Friday, March 14, 2014

K is for Karrows

The karrows plaie awaie mantle and all to the bare skin, and then trusse themselves in straw or leaves. They wait for passengers in the high-waie, invite them to game upon the greene and aske no more but companions to make them sport. For default of other stuffe they pawne their glibs, the nailes of their fingers and toes, their dimissaries which they leefe or redeeme at the courtesy of the winner. — Stanihurst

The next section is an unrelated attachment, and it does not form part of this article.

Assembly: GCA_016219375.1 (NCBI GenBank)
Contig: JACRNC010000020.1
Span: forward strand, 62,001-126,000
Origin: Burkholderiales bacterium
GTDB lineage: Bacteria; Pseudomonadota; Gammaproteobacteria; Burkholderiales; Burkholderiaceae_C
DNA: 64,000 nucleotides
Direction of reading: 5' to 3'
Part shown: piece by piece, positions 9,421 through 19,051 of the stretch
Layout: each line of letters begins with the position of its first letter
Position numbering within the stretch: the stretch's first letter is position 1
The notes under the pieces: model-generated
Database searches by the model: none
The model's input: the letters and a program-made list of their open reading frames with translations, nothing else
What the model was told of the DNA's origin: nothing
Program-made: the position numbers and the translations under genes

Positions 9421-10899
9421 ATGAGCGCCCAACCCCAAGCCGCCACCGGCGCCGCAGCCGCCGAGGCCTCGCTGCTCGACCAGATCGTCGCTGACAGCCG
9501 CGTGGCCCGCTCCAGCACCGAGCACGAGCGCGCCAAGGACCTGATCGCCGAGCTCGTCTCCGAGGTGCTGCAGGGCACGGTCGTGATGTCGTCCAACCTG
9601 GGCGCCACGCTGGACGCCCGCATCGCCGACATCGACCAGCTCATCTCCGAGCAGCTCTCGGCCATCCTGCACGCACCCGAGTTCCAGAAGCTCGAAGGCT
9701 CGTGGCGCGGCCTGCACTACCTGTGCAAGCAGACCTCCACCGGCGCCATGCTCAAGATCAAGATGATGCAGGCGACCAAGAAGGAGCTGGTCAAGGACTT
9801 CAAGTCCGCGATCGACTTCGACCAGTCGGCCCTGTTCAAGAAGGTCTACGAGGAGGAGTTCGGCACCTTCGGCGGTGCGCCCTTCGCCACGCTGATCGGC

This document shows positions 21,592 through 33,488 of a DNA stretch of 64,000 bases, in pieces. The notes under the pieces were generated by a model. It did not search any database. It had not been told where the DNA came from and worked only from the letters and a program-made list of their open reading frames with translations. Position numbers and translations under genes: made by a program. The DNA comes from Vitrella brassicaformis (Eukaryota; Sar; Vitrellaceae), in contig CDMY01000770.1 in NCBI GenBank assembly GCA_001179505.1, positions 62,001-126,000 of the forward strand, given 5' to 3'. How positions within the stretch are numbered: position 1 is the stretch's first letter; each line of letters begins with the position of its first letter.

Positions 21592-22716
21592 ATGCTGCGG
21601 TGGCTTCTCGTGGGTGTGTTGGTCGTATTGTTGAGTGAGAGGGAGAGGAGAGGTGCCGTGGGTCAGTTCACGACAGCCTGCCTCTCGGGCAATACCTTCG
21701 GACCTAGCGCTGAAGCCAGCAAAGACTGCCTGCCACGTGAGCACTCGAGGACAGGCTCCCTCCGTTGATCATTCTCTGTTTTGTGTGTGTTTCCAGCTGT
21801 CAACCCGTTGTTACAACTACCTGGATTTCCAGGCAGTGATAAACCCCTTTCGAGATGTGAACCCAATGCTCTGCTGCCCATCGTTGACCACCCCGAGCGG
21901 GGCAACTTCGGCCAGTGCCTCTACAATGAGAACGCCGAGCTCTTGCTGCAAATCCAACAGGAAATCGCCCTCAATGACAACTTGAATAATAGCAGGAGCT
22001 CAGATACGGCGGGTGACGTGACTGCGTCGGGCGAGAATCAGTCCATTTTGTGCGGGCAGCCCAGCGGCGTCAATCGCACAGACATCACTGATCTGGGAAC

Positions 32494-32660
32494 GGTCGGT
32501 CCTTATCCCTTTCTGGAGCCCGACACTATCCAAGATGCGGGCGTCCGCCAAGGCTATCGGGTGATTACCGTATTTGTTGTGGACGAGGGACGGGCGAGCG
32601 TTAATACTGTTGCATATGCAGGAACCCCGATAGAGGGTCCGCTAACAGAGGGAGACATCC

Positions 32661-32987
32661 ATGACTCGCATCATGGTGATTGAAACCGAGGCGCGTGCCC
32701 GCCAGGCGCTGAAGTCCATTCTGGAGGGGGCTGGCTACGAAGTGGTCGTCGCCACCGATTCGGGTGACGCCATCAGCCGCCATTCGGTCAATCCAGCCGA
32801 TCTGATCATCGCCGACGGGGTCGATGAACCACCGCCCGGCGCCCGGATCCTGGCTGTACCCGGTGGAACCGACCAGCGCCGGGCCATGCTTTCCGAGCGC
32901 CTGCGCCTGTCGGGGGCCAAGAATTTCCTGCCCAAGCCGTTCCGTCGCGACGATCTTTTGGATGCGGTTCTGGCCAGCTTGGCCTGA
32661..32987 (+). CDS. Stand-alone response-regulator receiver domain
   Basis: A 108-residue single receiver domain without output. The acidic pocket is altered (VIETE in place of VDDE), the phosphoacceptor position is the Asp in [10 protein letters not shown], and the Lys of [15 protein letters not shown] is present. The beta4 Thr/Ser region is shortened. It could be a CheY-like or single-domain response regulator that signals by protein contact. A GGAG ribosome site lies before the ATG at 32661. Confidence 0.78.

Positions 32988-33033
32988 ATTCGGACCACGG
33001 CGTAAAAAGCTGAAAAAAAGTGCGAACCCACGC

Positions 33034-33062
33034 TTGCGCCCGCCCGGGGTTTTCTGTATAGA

Yes, composing can be a form of gaming, even gambling, with risks taken (usually more to reputation than to pocketbook or limb, though ears are sometimes subject to physical challenges and a damaged reputation can have real effects on the pocketbook). And, yes, there is a mixture — often a finely calculated mixture at that — of choice/taste/habit, calculation/planning/cunning and chance/circumstance/accident that go into pieces. But, no, you don't need to know the composition of that mixture to hear the piece. (In fact, I think I'd be failing as a composer if that were the case.) If, however, some degree of play translates itself from composition to performance and audition, then this is an honest bonus.

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